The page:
COLUMBUS, Ohio (AP) -- Clear skies predicted for much of Ohio should make for prime viewing for a meteor shower early Saturday.
That's when our planet will pass by debris from Comet 209P/Linear. The dusty debris is what creates the meteor shower. Scientists believe the shower could produce three, four or more -- possibly a few hundred more -- shooting stars per minute.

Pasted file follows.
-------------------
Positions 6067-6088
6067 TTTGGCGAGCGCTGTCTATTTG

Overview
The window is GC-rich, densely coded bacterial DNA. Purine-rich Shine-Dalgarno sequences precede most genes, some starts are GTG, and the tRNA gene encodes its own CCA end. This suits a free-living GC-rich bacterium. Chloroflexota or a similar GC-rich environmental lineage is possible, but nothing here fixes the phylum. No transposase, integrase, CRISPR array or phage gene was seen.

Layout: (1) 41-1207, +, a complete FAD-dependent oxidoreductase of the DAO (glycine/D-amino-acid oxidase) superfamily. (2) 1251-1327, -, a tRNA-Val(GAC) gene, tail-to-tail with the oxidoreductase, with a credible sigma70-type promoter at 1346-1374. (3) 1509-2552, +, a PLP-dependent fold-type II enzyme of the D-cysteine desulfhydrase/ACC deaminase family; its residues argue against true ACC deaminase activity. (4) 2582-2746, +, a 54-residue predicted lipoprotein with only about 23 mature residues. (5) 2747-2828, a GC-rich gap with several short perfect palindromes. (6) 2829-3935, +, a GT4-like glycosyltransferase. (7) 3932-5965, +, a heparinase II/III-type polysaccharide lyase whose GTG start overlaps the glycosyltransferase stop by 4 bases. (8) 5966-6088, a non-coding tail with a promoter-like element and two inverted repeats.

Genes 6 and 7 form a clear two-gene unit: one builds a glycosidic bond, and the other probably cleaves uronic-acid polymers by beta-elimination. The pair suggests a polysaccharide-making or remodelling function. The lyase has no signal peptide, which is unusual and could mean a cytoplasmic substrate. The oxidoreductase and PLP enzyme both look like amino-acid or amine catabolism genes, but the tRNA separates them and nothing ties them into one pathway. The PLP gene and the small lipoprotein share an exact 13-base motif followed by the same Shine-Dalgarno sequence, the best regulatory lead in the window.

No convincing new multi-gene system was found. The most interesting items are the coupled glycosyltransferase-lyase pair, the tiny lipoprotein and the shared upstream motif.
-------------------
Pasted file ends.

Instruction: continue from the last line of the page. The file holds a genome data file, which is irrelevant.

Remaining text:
Experts say the shower should peak from around 2 a.m. until nearly dawn. Some observatories around the state are opening their doors to visitors who want a better look, although the show will be visible to the naked eye throughout North America.
Comet 209P/Linear was discovered in 2004. It will be about 7.6 million miles from Earth on Saturday.
The shower's name is Camelopardalids (CA-mull-oh-PAR-duh-lids). It's named after the giraffe constellation.